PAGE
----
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All About Miniature Donkeys

By Edited Nov 13, 2013 0 0

To be a miniature donkey, the animal must be under 38 inches when measured from the top of the withers to the ground. Many of the donkeys endemic to Sicily and Sardinia are small and it is from these animals that the Miniature Mediterranean donkey has evolved. Donkeys are classified according to their size. There is a Small Standard, a Large Standard and the American Mammoth Jackstock. There are several different breeds of donkey as well including the Poitou and Andalusian.

Today's miniature donkeys are either American Miniature Mediterranean donkeys or English/Irish Miniature donkeys. If you wish to buy an American Miniature Mediterranean donkey, check that there are at least three generations in his pedigree that have heights recorded as 36 inches or under.

Miniature Donkey

The miniature donkey may be naturally small and not necessarily 'made' small by genetic selection or manipulation. However with the fashion for smaller and smaller animals from dogs to sheep and cows, modern breeders select breeding animals with an eye for size.

Donkeys have a reputation for being stubborn and have been abused and mistreated for thousands of years. The donkey is incredibly strong for his size but has a different approach to life than a horse. Confronted with something unusual or potentially threatening, the donkey is more apt to stand and consider the situation before deciding to act whereas a horse has a fight or flight outlook.

Donkeys (Equus asinus) have quite a few differences to horses (Equus caballus). Donkeys have long ears and the tail is covered in short hairs with only a switch at the bottom. Their height/length ratio is different with donkeys being relatively longer. The hooves are more upright and very elastic, they bray rather than neigh, they don't have a forelock and their coat is more coarse and lacking an undercoat. Like the Arabian horse, the donkey has one less vertebra than the majority of horses.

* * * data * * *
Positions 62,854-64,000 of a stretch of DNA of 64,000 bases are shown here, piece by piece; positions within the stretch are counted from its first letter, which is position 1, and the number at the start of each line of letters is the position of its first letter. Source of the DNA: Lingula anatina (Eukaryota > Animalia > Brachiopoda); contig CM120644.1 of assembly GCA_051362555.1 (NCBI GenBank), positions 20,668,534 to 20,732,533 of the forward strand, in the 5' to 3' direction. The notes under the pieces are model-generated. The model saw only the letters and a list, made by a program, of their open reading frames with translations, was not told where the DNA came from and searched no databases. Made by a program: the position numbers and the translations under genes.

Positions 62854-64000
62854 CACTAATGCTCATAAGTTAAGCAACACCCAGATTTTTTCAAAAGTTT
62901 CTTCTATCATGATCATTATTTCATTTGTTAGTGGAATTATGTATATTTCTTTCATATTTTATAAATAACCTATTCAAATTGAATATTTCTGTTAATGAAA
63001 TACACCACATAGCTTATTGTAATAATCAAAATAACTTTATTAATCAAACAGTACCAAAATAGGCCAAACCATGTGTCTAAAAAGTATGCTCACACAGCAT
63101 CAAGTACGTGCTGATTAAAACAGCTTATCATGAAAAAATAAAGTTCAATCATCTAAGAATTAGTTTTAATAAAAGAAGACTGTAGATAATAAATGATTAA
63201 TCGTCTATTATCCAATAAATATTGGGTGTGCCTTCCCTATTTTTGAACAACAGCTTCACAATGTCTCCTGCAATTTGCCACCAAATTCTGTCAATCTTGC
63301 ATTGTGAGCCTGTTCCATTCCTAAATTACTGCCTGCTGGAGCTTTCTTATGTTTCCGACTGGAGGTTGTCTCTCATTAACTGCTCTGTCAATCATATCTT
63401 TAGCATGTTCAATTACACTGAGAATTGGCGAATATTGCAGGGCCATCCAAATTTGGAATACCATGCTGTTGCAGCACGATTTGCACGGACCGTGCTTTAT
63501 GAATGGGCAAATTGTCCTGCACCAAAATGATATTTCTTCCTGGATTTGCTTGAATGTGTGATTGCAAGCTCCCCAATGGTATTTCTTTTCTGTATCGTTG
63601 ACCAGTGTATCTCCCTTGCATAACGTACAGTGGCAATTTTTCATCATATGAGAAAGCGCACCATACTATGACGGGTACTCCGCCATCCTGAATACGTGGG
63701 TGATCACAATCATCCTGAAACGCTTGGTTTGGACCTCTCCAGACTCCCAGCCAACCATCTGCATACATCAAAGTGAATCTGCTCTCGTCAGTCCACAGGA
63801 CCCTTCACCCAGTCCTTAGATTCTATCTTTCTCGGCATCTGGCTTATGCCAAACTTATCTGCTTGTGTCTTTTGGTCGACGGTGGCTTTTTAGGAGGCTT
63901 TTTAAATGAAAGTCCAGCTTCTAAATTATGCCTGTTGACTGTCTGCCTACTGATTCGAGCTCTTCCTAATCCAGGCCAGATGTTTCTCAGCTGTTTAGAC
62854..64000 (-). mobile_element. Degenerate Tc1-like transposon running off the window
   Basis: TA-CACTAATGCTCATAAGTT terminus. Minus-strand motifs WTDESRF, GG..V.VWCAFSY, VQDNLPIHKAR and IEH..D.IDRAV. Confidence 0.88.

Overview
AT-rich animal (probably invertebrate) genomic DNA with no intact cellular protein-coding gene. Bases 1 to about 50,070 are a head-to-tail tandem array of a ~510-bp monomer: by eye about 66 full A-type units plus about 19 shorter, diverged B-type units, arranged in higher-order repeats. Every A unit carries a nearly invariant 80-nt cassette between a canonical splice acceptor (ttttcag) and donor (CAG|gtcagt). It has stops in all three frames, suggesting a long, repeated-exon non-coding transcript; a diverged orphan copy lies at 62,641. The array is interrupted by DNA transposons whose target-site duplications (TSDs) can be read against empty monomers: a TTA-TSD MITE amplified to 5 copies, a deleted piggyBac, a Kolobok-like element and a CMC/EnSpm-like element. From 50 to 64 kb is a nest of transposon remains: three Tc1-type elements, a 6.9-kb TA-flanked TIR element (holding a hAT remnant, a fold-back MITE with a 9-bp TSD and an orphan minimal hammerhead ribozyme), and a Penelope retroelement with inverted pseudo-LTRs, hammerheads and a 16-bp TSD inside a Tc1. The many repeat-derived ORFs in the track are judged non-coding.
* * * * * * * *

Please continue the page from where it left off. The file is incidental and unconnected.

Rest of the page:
Donkeys have been domesticated for some 5,000 years and were primarily beasts of burden. Being smaller than most horses, they were easy to load and unload and easily managed by women and children. Donkeys come in all colours including broken colours and spots. Brown of various shades is common and such donkeys often have a dorsal stripe down the back and across the shoulders. The muzzle is often lighter in colour and the underparts may be lighter too. Some have lighter coloured eye-rings and zebra markings on the legs.

Miniature donkeys, like their bigger cousins, are sure-footed and economical to keep. They enjoy companionship and bond easily with their family. They thrive on attention but should be kept in pairs if possible. They need less feed than horses and rarely need supplementary feeding. The hooves are tough and elastic and will need trimming regularly but generally don't need to be shod. They should not be allowed unlimited access to lush pasture as it can cause laminitis (founder) and obesity.

Baby Donkey

They were originally desert animals and while they will cope with cold conditions, they need shelter from heavy rain as they don't have an insulated coat like a horse.

Well-conformed donkeys are less likely to encounter health problems. The head should be proportionate in size to the body with bright eyes set wide apart. The neck should be strong and meld nicely to the body. The shoulders are more upright than a horse's. The ribs should be well sprung and the girth deep. The chest should be wide. The days of narrow-chested donkeys with the front legs close together and the hind legs cow-hocked are hopefully gone. The legs should be straight and strong.

Miniature donkeys can pull small carts or carry small children. They make adorable pets and the foals are exquisite. If you have a little acreage to spare consider a miniature donkey. You will never regret it.


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